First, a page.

Themes

The primary theme of this memoir was the abuse Machado endured for years at the hands of her long-term girlfriend framed within the context of queerness and feminism. She included research on domestic abuse in queer relatonships between women accompanied by discussions about the ways in which perceptions of domestic abuse have been shaped by heteronormativity and gender (e.g. domestic abuse = hetreosexual relationship between cis man and cis woman with the man as the abuser and woman as the abused) and how this, unfortunately, often exludes queer relationships from the discourse and research. She did a brilliant job at demonstrating the ways in which the lack of education and awareness of LGBTQ+ topics blinded her (and many others) to the abuse she was experiencing at the time. Her assumption that men were the perpetrators of abuse meant that the possibility of abuse being present in a same gender relationship was unthinkable to her.

In the Dream House served as a metaphor for the illusion of the perfect happily ever after that a lesbian relationship represented for Machado and for many other queer women. Chapter by chapter and piece by piece, she dismantled the dream house, revealing the ugliness that lay within and shattering any preconceptions she may have had prior to entering into this relatonship. Her insight into this experience was fascinating and touched upon the abuse and harm that queer people can inflict other queer people. She pointed out that whilst the LGBTQ+ community exists to protect queer people, sometimes it does not always provide the safe spaces and relationships that are expected.

Writing Style

I adored Machado’s writing style. It was definitely more flowery than I’d typically expect from a memoir, but absolutely stunning. There was a lot of symbolism, metaphors and similies paired with a deeply emotive style. Her writing was eloquent, thought-provoking and sincere. The narrative voice was uniquely hers, which was undoubtedly elevated by the experience of reading the audiobook, and despite the shortness of the book, I felt close to Machado as though I knew and understood her. I also loved that there was a self-awareness throughout with the author explaining or justifying her writing process such as her choice of structure, the unreliability of memory and the effect of trauma throughout time.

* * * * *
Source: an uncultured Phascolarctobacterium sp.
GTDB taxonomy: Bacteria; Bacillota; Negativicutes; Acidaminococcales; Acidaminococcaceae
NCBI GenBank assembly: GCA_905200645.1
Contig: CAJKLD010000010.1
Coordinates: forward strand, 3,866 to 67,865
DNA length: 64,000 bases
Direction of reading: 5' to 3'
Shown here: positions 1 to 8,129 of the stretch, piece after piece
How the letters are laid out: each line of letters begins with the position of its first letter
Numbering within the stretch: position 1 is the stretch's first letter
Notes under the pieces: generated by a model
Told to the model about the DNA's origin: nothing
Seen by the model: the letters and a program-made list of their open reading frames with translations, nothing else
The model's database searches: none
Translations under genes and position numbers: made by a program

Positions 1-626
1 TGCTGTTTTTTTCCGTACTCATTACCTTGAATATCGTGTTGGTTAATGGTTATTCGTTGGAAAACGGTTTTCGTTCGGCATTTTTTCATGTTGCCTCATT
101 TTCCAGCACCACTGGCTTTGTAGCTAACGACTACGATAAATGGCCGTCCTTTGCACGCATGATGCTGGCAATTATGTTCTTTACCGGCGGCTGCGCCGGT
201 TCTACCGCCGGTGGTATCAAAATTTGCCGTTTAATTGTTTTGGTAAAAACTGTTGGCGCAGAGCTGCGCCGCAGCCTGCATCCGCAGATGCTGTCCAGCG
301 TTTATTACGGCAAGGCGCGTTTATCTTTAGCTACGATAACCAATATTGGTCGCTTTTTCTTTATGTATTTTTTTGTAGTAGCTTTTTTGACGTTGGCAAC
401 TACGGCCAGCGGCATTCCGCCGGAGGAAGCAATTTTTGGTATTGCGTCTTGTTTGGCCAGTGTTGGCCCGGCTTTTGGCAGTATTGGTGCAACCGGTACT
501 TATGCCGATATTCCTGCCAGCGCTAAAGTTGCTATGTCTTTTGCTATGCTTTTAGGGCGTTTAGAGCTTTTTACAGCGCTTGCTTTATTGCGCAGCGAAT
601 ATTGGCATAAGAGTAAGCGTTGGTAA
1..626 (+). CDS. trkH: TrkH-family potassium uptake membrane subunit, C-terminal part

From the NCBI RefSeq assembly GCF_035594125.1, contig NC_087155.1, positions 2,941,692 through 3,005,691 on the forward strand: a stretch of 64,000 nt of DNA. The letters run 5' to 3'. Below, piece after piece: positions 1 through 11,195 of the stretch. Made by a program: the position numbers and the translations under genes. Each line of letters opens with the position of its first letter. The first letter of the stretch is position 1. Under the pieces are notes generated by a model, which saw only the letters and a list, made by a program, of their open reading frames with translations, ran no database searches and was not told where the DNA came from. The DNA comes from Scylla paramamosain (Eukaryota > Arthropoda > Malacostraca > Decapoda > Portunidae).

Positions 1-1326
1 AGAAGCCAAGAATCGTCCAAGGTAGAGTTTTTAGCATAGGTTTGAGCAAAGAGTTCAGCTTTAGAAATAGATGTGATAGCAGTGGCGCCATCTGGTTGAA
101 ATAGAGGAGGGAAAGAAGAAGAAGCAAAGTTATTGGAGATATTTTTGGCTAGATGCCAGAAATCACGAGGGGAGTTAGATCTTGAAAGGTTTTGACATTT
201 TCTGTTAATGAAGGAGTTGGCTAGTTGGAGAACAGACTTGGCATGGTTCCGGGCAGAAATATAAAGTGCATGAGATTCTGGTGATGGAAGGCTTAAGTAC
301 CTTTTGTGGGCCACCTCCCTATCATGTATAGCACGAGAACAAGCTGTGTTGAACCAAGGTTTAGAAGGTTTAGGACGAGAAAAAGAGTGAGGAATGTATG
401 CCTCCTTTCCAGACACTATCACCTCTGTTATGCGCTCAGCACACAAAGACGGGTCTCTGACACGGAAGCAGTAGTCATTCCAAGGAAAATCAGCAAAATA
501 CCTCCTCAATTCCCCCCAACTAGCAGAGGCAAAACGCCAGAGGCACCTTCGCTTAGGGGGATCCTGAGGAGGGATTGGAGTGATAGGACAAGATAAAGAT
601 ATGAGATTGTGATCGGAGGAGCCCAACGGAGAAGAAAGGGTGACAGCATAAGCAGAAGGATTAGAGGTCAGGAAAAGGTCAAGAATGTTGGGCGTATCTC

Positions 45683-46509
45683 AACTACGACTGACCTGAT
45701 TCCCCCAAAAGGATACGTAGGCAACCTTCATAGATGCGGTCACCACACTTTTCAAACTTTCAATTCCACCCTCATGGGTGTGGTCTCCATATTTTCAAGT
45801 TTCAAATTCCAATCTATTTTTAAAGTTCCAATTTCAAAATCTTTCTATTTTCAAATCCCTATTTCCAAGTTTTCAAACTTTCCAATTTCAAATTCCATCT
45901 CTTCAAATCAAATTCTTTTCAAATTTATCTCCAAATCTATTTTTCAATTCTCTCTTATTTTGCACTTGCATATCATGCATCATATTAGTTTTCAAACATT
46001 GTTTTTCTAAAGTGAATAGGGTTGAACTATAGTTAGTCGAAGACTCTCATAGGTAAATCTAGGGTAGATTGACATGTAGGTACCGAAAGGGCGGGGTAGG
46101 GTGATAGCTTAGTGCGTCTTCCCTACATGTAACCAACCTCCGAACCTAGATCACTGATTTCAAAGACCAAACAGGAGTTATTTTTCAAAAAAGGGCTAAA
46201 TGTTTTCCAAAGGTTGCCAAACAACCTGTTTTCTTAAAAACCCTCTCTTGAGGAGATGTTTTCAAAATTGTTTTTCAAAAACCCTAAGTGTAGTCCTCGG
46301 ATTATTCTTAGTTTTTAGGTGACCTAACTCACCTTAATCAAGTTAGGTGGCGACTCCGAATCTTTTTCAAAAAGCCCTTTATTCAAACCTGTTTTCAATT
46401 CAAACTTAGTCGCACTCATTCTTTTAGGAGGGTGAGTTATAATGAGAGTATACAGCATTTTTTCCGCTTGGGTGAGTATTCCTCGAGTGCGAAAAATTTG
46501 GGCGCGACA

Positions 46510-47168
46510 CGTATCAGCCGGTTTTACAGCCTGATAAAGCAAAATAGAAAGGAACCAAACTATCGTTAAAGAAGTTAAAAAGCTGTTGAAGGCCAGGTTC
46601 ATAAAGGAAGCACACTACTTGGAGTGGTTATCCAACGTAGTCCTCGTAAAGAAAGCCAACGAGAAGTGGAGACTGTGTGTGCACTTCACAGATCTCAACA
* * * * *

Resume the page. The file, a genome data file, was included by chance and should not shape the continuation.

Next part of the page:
I speak into the silence. I toss the stone of my story into a vast crevice; measure the emptiness by its small sound.

Concluding thoughts

In the Dream House was an emotional and harrowing tale of domestic abuse in a queer relationship. Although it wasn’t necessarily enjoyable to read because of the emotional impact of the content, the structure and writing style were uniquely brilliant and captured the essence of the author’s story honestly and authentically. It provides educational value in regards to abuse in the queer community and the necessity for more education on LGBTQ+ relationships. I gained a deeper insight into a topic I was quite unaware of and I deeply connected to Machado’s storytelling style which capture the complexity of the human experience, emotion and memory. Her story, thoughts and arguments were eloquently presented and had a profound impact on me as a reader. Overall, the message from In the Dream House highlights the importance of raising awareness of the complexity of domestic abuse and of including queer people’s voices in the research, discourse and activism.

I’d recommend In the Dream House if:

You’re looking for a unique, thought-provoking, emotional memoir from a queer woman that touches heavily on gender and sexuality, advocates for LGBTQ+ rights and raises awareness of abuse in queer relationships.

Have you read In the Dream House or are you planning to read it? Let me know in the comments!

P. S. This is my first new 5-star read of 2021! 🥳

Stay safe, my lovelies and keep reading.

Everyday Sexism and Feminists Don’t Wear Pink – Snapshot Book Reviews

Snapshot reviews are short book reviews of around 200-250 words.

Everyday Sexism

✨ Spoiler Free ✨

Rating: ⭐⭐⭐⭐

Author: Laura Bates
Genre: Nonfiction/Feminism
Publication year: 2014
Audience: 18+
Content warnings: Sexism, misogyny, sexual harassment, sexual abuse, abortion and mental health.

Review

Everyday Sexism is a feminist book divided into 12 chapters, each focused on a specific topic from motherhood to women in politics, education, the media and the experiences of girls. Laura Bates draws on research from her project Everyday Sexism – a website where girls and women can anonymously submit their experiences of sexism – and combines the voices of these girls and women with statistics and personal commentary.

In some ways I consider this is a must read because it’s informative on topics around systemic sexism, sexual assault and consent. On the other hand, this book could be potentially harmful and misleading, particularly for young people that read it. Therefore, I’d be reluctant to recommend it to anybody under the age of 18 or those unfamiliar with feminist texts.

My main gripe with this book is that it makes sweeping generalisations, exaggerates and fear mongers by promoting the message that females cannot step outside their door without experiencing sexual harassment or assault. It bombards the reader with horrifying stories of women’s trauma from the harassment and abuse they’ve faced to make a point. This was not only unnecessary, but repetitive and exploitative.